The Rugby League Players’ Association (RLPA) has demanded NRL power brokers urgently address player welfare issues after Johnathan Thurston threatened to boycott the Dally M Awards over the debate.
RLPA president Clint Newton said they had become frustrated with the NRL’s response to an ongoing collective bargaining agreement review which began in March.
The main topics in dispute are reportedly abolishing the five-day turnaround between games, increasing off-season annual leave from six to eight weeks and contributing more to retirement funds and education welfare costs.
“Our role is to defend player rights and protect player welfare and feedback from the playing group has revealed player wellbeing as a priority concern,” Newton said.
“We’re disappointed that, whilst publicly stating they have a shared commitment to player wellbeing, the NRL response is not meeting our expectations.”
Thurston confirmed speculation that players would consider boycotting NRL finals promotions including the grand final breakfast and the Dally M awards over the dispute.
Players boycotted the 2003 Dally M awards.
Asked if he would boycott the Dally Ms, the star North Queensland halfback told Triple M Radio on Thursday: “Yeah, I was one of the boys who actually raised that…I’ve got no worries in raising that.
“Biggest concern is with the player welfare and the retirement fund.
“Now is the time that we believe to stand up and abolish the five-day turnaround.”
Thurston is favourite to win a record fourth Dally M medal this year.
Test and Melbourne captain Cameron Smith hinted at the players’ frustration after their last round 15-8 win over Brisbane – the Storm’s third game in 10 days ahead of their finals campaign.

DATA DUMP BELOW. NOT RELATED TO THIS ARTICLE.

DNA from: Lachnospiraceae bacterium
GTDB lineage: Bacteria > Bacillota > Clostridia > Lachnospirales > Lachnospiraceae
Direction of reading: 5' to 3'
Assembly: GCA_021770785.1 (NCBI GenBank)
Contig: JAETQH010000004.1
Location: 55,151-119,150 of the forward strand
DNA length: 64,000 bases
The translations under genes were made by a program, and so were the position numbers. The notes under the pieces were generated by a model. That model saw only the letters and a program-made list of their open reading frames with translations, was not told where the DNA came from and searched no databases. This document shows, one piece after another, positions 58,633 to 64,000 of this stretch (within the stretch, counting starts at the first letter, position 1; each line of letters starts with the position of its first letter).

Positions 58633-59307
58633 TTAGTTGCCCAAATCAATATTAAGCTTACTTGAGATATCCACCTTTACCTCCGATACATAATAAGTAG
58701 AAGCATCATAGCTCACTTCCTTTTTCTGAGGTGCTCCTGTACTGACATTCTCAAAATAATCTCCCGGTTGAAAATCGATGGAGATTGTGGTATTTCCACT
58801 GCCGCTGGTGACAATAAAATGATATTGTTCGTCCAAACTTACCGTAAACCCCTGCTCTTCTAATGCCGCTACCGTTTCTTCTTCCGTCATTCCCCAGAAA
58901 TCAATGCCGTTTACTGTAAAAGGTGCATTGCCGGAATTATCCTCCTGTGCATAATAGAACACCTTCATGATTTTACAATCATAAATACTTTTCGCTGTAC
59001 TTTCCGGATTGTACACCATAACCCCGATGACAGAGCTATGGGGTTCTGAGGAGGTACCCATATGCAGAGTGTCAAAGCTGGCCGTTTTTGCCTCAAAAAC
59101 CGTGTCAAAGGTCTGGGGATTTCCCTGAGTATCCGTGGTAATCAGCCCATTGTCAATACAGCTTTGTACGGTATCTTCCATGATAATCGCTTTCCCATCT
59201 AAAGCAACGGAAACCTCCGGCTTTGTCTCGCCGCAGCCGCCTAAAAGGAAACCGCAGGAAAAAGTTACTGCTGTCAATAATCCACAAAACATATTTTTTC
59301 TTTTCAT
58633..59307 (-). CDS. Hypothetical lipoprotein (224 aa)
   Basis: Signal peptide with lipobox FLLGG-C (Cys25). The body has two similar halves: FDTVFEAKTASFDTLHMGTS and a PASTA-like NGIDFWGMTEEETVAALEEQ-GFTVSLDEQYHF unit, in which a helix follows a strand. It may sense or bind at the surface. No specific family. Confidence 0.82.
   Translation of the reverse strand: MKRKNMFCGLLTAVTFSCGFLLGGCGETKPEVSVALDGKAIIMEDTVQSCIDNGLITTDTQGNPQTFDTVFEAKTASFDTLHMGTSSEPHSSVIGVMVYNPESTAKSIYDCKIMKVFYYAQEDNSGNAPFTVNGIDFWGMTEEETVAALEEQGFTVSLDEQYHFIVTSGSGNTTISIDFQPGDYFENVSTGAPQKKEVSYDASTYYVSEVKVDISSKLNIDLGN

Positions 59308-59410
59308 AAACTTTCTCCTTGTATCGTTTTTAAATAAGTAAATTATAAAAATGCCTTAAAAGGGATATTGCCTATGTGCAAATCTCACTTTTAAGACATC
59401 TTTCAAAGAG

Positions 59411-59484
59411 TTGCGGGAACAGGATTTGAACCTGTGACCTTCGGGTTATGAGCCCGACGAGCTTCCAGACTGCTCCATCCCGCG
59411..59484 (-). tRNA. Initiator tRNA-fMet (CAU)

He claimed after the match that the RLPA would lobby the NRL “quite strongly” in a bid to avoid five-day turnarounds in next year’s draw
While the five-year collective bargaining agreement between the RLPA and the NRL doesn’t expire until 2017, there is a provision for them to review the game’s profitability and whether payments or allowances can be increased.
A Fairfax report on Thursday said the NRL had told the RLPA that spending on the game had also increased and pointed to a predicted $40 million in losses by clubs this season as evidence of why they couldn’t accommodate their demands.
“We’ve been negotiating for months in good faith in the spirit of the agreement,” Newton said.
“But the NRL remains reluctant to acknowledge that players deserve to have their fair share keep pace with increases in game revenue.
“As the demands on players have increased so too have the needs of players.
“We have to make sure we’re putting enough resources into meeting those needs and helping players balance their football lives with family time, safeguarding physical and emotional health, education and post career planning.”